Lexical Ambiguity: Definition & Examples

An error occurred trying to load this video.

Try refreshing the page, or contact customer support.

Coming up next: Noam Chomsky: Biography & Quotes

You're on a roll. Keep up the good work!

Take Quiz Watch Next Lesson
Your next lesson will play in 10 seconds
  • 0:00 Lexical Ambiguity
  • 0:36 Examples
  • 1:21 Revising for Clarity
  • 2:24 Lesson Summary
Save Save Save

Want to watch this again later?

Log in or sign up to add this lesson to a Custom Course.

Log in or Sign up

Speed Speed

Recommended Lessons and Courses for You

Lesson Transcript
Instructor: Margaret Stone

Margaret has taught both college and high school English and has a master's degree in English.

This lesson focuses on lexical ambiguity, a writing error that can lead to confusion for readers. Sentences containing this type of error are easily revised to eliminate confusion. Let's explore the definition in more detail and look at some examples.

Lexical Ambiguity

Lexical ambiguity is a writing error that occurs when a sentence contains a word that has more than one meaning. This problem, which is also called semantic ambiguity, obscures the writer's intent and confuses the reader. Lexical ambiguity is sometimes used intentionally to create a pun, which is a play on words, often to be funny.

For example, what has four wheels and flies? A garbage truck.

Let's take a look at the way common words can lead to lexical ambiguity.


For example:

I saw bats.

This short, simple sentence could be interpreted in four different ways.

  • I used a tool with a sharp blade to slice through baseball bats.
  • I viewed some nocturnal flying mammals.
  • I viewed baseball bats.
  • I used a tool with a sharp blade to slice through nocturnal flying mammals.

Viewed without the context of adjacent sentences, this sentence is easily misinterpreted.

Here's another example.

Insurance salesmen are frightening people.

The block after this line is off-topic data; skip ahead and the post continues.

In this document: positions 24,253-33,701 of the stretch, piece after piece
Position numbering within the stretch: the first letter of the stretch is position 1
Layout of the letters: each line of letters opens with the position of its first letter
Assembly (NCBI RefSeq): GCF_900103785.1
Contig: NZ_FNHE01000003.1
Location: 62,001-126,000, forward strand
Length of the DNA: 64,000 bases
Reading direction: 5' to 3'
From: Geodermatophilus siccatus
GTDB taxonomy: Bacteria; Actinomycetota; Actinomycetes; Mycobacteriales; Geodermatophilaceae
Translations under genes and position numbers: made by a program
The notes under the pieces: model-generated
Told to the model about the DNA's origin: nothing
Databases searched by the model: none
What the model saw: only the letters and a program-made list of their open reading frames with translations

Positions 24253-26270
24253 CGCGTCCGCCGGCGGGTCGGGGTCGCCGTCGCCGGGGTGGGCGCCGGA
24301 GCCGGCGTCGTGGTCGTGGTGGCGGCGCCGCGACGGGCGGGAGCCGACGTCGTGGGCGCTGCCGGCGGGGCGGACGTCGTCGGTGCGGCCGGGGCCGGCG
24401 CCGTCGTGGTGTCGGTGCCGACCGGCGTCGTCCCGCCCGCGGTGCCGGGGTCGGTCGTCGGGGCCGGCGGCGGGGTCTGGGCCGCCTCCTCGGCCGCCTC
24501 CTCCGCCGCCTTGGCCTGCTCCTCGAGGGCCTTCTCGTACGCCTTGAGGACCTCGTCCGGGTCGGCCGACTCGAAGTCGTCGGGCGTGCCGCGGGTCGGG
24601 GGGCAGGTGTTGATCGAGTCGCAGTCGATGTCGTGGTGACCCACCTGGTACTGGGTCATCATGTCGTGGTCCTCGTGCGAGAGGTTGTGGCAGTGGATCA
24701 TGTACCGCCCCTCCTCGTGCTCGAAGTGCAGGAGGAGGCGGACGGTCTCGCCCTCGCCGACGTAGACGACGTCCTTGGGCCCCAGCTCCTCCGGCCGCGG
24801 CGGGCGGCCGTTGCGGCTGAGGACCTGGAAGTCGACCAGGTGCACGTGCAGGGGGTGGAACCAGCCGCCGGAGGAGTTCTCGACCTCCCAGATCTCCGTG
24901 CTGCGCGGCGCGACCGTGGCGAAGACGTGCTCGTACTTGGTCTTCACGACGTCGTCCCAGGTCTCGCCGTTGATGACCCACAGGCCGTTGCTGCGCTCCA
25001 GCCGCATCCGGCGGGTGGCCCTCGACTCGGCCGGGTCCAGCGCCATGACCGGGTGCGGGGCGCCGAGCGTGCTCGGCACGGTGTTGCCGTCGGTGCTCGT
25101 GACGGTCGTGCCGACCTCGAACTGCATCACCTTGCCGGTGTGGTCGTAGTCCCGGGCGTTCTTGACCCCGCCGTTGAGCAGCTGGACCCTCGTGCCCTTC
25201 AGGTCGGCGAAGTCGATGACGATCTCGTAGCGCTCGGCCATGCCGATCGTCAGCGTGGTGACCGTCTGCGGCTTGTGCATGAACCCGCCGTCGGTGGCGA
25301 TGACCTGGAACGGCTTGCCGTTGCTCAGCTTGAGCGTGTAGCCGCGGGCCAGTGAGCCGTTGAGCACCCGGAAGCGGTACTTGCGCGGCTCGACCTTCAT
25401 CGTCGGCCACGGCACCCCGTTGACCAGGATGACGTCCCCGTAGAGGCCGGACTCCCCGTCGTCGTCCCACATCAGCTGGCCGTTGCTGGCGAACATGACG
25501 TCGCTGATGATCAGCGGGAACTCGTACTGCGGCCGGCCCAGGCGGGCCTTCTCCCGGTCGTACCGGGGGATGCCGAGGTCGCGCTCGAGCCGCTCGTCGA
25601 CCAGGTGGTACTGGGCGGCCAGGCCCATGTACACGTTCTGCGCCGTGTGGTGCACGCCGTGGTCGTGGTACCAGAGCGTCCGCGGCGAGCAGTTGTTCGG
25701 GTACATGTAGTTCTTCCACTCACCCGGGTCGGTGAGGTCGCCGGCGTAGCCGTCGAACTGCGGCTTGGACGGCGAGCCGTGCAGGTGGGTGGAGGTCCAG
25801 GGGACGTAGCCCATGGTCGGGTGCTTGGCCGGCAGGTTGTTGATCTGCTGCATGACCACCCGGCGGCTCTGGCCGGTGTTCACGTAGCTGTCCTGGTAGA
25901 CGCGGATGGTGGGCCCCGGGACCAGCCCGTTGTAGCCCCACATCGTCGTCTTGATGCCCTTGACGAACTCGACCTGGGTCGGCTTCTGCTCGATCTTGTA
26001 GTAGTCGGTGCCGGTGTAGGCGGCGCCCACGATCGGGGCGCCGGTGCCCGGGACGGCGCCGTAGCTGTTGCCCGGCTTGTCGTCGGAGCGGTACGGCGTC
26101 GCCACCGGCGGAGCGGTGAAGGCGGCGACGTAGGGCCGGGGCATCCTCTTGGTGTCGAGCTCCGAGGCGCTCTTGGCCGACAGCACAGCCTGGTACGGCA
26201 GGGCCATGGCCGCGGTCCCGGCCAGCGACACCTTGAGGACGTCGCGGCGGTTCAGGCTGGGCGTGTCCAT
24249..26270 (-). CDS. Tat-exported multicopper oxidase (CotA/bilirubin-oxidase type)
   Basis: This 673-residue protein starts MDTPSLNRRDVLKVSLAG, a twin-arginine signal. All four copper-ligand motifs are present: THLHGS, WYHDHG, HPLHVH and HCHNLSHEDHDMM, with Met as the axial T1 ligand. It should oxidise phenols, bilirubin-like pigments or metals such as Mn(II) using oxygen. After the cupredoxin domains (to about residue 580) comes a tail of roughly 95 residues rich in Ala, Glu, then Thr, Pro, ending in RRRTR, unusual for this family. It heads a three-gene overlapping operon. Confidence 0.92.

It is not possible to determine exactly what this sentence is attempting to convey. Are insurance salesmen scaring people into buying their insurance? Or are the salesmen themselves scary?

Revising for Clarity

Writers should always proofread with an eye toward finding passages that can be confusing to readers. In both of our examples, it is possible that the sentences would not be confusing when viewed within the context of a paragraph or an essay in which they appear.

To unlock this lesson you must be a Member.
Create your account

Register to view this lesson

Are you a student or a teacher?

Unlock Your Education

See for yourself why 30 million people use

Become a member and start learning now.
Become a Member  Back
What teachers are saying about
Try it risk-free for 30 days

Earning College Credit

Did you know… We have over 200 college courses that prepare you to earn credit by exam that is accepted by over 1,500 colleges and universities. You can test out of the first two years of college and save thousands off your degree. Anyone can earn credit-by-exam regardless of age or education level.

To learn more, visit our Earning Credit Page

Transferring credit to the school of your choice

Not sure what college you want to attend yet? has thousands of articles about every imaginable degree, area of study and career path that can help you find the school that's right for you.

Create an account to start this course today
Try it risk-free for 30 days!
Create an account